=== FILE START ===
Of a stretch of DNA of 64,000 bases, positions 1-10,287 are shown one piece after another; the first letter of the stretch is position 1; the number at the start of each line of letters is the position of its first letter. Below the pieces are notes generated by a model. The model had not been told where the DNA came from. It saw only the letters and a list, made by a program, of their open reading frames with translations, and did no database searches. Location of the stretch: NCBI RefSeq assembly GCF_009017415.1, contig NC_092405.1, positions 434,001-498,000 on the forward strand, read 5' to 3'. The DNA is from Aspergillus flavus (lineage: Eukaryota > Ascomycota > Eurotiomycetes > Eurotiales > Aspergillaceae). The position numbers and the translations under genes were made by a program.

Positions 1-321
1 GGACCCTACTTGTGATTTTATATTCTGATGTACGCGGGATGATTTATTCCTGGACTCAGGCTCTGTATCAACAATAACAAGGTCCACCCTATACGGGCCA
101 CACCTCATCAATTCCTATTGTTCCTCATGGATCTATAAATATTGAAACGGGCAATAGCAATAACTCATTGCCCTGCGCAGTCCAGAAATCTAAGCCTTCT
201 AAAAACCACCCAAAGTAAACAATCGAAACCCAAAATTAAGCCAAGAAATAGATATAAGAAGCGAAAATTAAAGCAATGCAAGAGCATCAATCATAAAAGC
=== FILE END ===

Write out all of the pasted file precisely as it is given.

Of a stretch of DNA of 64,000 bases, positions 1-10,287 are shown one piece after another; the first letter of the stretch is position 1; the number at the start of each line of letters is the position of its first letter. Below the pieces are notes generated by a model. The model had not been told where the DNA came from. It saw only the letters and a list, made by a program, of their open reading frames with translations, and did no database searches. Location of the stretch: NCBI RefSeq assembly GCF_009017415.1, contig NC_092405.1, positions 434,001-498,000 on the forward strand, read 5' to 3'. The DNA is from Aspergillus flavus (lineage: Eukaryota > Ascomycota > Eurotiomycetes > Eurotiales > Aspergillaceae). The position numbers and the translations under genes were made by a program.

Positions 1-321
1 GGACCCTACTTGTGATTTTATATTCTGATGTACGCGGGATGATTTATTCCTGGACTCAGGCTCTGTATCAACAATAACAAGGTCCACCCTATACGGGCCA
101 CACCTCATCAATTCCTATTGTTCCTCATGGATCTATAAATATTGAAACGGGCAATAGCAATAACTCATTGCCCTGCGCAGTCCAGAAATCTAAGCCTTCT
201 AAAAACCACCCAAAGTAAACAATCGAAACCCAAAATTAAGCCAAGAAATAGATATAAGAAGCGAAAATTAAAGCAATGCAAGAGCATCAATCATAAAAGC